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honey mushrooms? :(

Posted by KrakenQueen 8b, Savannah GA (My Page) on
Mon, Dec 2, 13 at 14:22

These were popping up in several areas of the back yard, more specifically at the base of our holly which, out of three beautiful trunks when we bought the house, 2 were already on their way out. The first was dead dry in the center and easy to cut. The bark had peeled off and cracked all the way around to about 5' up. About two months ago we had to cut off the second gorgeous trunk as it went the same way as the first.

I'm worried this is caused by the honey mushrooms. Not only was the holly looking drab when we bought the place, but we also had three already dead or dying trees that we took out. Same thing, cracked dry trunks with peeling bark.

If it's the mushroom, which I highly suspect, is there anything I can do to get rid of them? Anything I can so to save the last holly trunk? Is it too late?

(Note: at the moment we are tight on $$, so an arborist is out.)


Follow-Up Postings:

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RE: honey mushrooms? :(

Call to see if there is someone with Chatham County extension sercice who will take a look at your pictures. You might also try the Savannah Tree foundation or the Urban Forester with the City.

I also suspect that these are 'honey mushrooms '. But you need to understand that those mushrooms are not the actual problem but merely the fruiting body of the real problem which is a parasitic root rot Armillaria fungus often called shoe string root rot.

Getting rid of the mushrooms will do absolutely nothing to cure the disease nor to prevent it spreading. Infected trees and woody shrubs can be kept alive for a time but death is inevitable. Can we see pictures of the whole plant, so that I can look af the condition of the overall plant?

There are no recommended chemicals for treatment of Armillaria. Even if you were to remove every mushroom, the actual systemic fungal body will remain in the tree and soil.


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RE: honey mushrooms? :(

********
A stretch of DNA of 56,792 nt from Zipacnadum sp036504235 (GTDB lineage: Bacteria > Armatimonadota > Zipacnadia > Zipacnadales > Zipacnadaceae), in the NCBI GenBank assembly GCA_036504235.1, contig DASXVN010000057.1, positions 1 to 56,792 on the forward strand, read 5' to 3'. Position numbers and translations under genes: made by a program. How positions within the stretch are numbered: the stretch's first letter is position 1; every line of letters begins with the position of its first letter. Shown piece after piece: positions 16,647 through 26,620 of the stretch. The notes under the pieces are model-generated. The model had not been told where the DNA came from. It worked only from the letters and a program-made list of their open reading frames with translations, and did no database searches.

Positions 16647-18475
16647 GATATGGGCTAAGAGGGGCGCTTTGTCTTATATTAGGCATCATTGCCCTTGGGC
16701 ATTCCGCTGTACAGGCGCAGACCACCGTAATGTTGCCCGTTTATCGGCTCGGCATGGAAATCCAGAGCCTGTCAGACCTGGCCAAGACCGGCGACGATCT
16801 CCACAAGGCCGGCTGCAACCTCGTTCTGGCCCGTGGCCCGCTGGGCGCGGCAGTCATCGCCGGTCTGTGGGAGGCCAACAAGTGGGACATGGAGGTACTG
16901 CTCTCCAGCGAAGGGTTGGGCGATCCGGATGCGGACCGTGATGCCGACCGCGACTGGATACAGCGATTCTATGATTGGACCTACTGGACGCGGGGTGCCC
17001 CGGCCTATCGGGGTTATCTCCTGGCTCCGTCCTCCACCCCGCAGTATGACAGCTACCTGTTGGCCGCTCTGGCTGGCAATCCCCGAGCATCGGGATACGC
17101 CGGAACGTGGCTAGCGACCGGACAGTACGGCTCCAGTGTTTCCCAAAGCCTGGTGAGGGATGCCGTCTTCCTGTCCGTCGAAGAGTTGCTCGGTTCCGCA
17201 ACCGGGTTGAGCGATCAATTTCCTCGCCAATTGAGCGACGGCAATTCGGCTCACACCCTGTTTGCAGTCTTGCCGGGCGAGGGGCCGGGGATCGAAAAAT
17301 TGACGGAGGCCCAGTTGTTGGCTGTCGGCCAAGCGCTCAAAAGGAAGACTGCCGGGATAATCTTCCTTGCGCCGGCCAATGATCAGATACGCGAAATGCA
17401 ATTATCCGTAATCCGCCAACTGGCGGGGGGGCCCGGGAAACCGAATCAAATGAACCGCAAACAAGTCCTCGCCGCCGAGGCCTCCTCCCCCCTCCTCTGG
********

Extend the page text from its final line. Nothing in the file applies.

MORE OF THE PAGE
Call to see if there is someone with Chatham County extension sercice who will take a look at your pictures. You might also try the Savannah Tree foundation or the Urban Forester with the City.

I also suspect that these are 'honey mushrooms '. But you need to understand that those mushrooms are not the actual problem but merely the fruiting body of the real problem which is a parasitic root rot Armillaria fungus often called shoe string root rot.

Getting rid of the mushrooms will do absolutely nothing to cure the disease nor to prevent it spreading. Infected trees and woody shrubs can be kept alive for a time but death is inevitable. Can we see pictures of the whole plant, so that I can look af the condition of the overall plant?

There are no recommended chemicals for treatment of Armillaria. Even if you were to remove every mushroom, the actual systemic fungal body will remain in the tree and soil.


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RE: honey mushrooms? :(

I'll give them a call this week.

Here are some photos of the holly.
The base of the tree is getting mushy spots :(


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RE: honey mushrooms? :(

The holly tree is near our compost bins and smack dab in the middle of our planned chicken run.


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RE: honey mushrooms? :(

The mushy spots.


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RE: honey mushrooms? :(

The base where new growth showed up.


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RE: honey mushrooms? :(

Lastly, the holly canopy.


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RE: honey mushrooms? :(

I'll have to call after the holidays, they're out till the 4th.


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